Under Askia Muhammad, the Empire saw increased centralization. He encouraged learning in Timbuktu by rewarding its professors with larger pensions as an incentive. He also established an order of precedence and protocol and was noted as a noble man who gave back generously to the poor. Under his policies, Muhammad brought much stability to Songhai.


The number and frequency of conquests in the late 13th century and throughout the 14th century indicate the Kolonkan mansas inherited and or developed a capable military. Sundjata is credited with at least the initial organization of the Manding war machine. However, it went through radical changes before reaching the legendary proportions proclaimed by its subjects. Thanks to steady tax revenue and stable government beginning in the last quarter of the 13th century, the Mali Empire was able to project its power throughout its own extensive domain and beyond.

The Mali Empire maintained a semi-professional, full-time army in order to defend its borders. The entire nation was mobilized with each clan obligated to provide a quota of fighting age men. These men had to be freemen and appear with their own arms. Contemporary historians present during the height and decline of the Mali Empire consistently record its army at 100,000 with 10,000 of that number being made up of cavalry. With the help of the river clans, this army could be deployed throughout the realm on short notice.


Statism and The 5 Steps to Tyranny

Statism: The Most Dangerous Religion (feat. Larken Rose)

Shout-out to my associate Tinka for sharing this to me, and this is one of the steps to Tyranny.

5 Steps To Tyranny; How Ordinary People Can Behave In Inhuman Ways?

Step 1: “Us” and “Them “Create a distinction

between the good decent people who are our the basis for our good

lives, and the vial pests who threaten our way of lives. We want them

Step 2: Obey Orders
Create a society where authority is obeyed.
This obeying of authority for the majority of the people is second
nature. This has been done in many societies since childhood.

Step 3: Do harm to “Them”
Have people do harm to this other group
even when against it may be against their better judgement using a
combination of Step 1 and Step 2 to create a situation where this
begins. This has been proven possible to happen by an experiment of
Stanley Milgram’s when he got volunteers to believe they were
electrocuting someone else. No electrocution happened and was simulated
but was to see if the volunteer would do it. And 2/3 of 900 American
volunteers (who knew nothing of the nature of the experiment) went up to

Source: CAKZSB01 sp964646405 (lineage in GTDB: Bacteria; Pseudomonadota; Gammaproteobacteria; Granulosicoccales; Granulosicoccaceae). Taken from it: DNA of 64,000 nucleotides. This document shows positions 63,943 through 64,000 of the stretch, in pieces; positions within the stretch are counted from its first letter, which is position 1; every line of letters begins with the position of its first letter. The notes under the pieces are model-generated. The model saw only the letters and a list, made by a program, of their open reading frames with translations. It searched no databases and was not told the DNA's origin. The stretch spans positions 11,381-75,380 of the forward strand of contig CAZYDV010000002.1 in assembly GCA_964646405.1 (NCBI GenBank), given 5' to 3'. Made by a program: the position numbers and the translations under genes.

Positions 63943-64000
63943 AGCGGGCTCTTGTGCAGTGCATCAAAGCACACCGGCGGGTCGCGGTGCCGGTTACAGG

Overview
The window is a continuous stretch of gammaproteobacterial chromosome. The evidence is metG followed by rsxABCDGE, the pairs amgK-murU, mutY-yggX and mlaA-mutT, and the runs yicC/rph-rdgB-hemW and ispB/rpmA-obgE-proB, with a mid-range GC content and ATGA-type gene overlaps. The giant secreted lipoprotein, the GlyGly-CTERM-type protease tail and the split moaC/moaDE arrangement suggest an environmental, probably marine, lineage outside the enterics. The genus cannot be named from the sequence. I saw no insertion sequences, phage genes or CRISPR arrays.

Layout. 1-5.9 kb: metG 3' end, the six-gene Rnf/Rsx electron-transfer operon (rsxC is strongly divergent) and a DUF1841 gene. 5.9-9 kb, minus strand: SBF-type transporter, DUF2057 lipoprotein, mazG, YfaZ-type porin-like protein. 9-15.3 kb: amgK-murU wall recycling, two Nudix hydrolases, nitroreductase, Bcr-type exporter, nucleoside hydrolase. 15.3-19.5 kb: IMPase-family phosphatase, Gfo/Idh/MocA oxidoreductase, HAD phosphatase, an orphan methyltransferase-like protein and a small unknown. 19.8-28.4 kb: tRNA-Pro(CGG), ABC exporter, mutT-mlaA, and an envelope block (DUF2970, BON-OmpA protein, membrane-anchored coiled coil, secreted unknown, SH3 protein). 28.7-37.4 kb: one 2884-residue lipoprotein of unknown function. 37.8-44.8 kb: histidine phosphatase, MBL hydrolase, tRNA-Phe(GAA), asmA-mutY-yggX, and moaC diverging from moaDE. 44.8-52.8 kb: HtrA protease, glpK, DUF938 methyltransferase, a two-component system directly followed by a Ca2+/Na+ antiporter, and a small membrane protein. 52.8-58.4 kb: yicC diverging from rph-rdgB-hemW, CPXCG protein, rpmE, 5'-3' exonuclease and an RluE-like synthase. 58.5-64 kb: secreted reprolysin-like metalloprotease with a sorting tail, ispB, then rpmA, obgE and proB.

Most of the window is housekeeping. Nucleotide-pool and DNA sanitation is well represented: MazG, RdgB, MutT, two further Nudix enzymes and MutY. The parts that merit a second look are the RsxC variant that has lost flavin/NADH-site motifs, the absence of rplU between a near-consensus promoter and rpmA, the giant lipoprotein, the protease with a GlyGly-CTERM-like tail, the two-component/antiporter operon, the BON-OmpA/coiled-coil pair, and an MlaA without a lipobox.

450 volts which was the maximum.

Step 4: “Stand up” or “Stand by”
This is the most crucial part,
and… can be summed up by the words with the words “All that is
necessary for the triumph of evil is that good men do nothing.” – Edmund
Burke & Leo Tolstoy
This is often pointed towards the rise of
Hitler and only if people were to stand up in numbers, it wouldn’t have
happened. Though seemingly small, it is the most important part.

Step 5: Exterminate
With the combination of the previous 4 steps a
tyrannical regime has been created and all that is needed is to aim it
and hope for the “benefits” to be reaped.

Thomas Hamilton; Creator of Anglo-African

Thomas Hamilton

Anglo-African (3/1860)

His quote is from Mr. Hamilton’s speech, March 3rd 1860 in New York City.

The two great political parties separate at an angle of two roads, that they may meet eventually at the same goals. They both entertain the same ideas, and both carry the same burdens. They differ only in regard to the way they shall go, and the method of procedure. . . The Democratic party would make the white man the master and the black man the slave, and have them Republican party. . . though with larger professions for humanity, is by far its more dangerous enemy. Under the guise of humanity, they do and say many things-as, for example, they oppose re-opening of the slave-trade. . .They oppose the progress of slavery in the territories, and would cry humanity to the world; but. . .their opposition to slavery means opposition to the black man-nothing else. Where it is clearly in their power to do anything for the oppressed colored man, why then they are too nice, too conservative, to do it. . .
We have no hope from either [of the] political parties. We must rely on ourselves, the righteousness of our cause, and the advance of just sentiments among the great masses of the people.

Here you can read the January issue of Anglo-African: